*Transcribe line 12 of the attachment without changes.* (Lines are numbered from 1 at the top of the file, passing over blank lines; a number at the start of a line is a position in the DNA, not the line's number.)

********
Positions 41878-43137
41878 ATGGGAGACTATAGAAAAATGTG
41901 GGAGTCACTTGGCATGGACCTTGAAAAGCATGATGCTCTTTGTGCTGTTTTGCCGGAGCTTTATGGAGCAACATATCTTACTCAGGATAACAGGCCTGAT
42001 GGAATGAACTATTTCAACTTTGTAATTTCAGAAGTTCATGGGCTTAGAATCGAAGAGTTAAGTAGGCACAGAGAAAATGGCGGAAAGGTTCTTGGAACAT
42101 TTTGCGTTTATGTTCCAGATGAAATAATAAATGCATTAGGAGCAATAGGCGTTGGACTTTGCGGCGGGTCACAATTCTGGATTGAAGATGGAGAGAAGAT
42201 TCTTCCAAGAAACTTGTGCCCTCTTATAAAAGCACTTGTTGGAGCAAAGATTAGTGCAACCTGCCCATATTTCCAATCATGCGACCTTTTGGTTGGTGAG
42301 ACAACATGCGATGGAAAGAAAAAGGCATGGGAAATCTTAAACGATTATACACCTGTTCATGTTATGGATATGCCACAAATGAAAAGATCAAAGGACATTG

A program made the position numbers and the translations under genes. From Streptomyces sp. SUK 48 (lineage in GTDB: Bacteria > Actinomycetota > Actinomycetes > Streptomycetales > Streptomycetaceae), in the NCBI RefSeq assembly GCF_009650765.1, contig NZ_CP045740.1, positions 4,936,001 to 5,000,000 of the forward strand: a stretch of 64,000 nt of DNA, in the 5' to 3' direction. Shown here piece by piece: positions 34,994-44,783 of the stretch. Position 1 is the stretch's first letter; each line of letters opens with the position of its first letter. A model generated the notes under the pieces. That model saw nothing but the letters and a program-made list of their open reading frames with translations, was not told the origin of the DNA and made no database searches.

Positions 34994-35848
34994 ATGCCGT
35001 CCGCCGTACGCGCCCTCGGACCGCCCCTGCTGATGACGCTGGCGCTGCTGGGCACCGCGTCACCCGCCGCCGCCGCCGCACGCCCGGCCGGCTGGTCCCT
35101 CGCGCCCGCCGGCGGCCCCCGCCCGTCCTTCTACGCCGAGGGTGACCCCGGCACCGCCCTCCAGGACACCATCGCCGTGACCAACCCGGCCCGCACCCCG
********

35101 CGCGCCCGCCGGCGGCCCCCGCCCGTCCTTCTACGCCGAGGGTGACCCCGGCACCGCCCTCCAGGACACCATCGCCGTGACCAACCCGGCCCGCACCCCG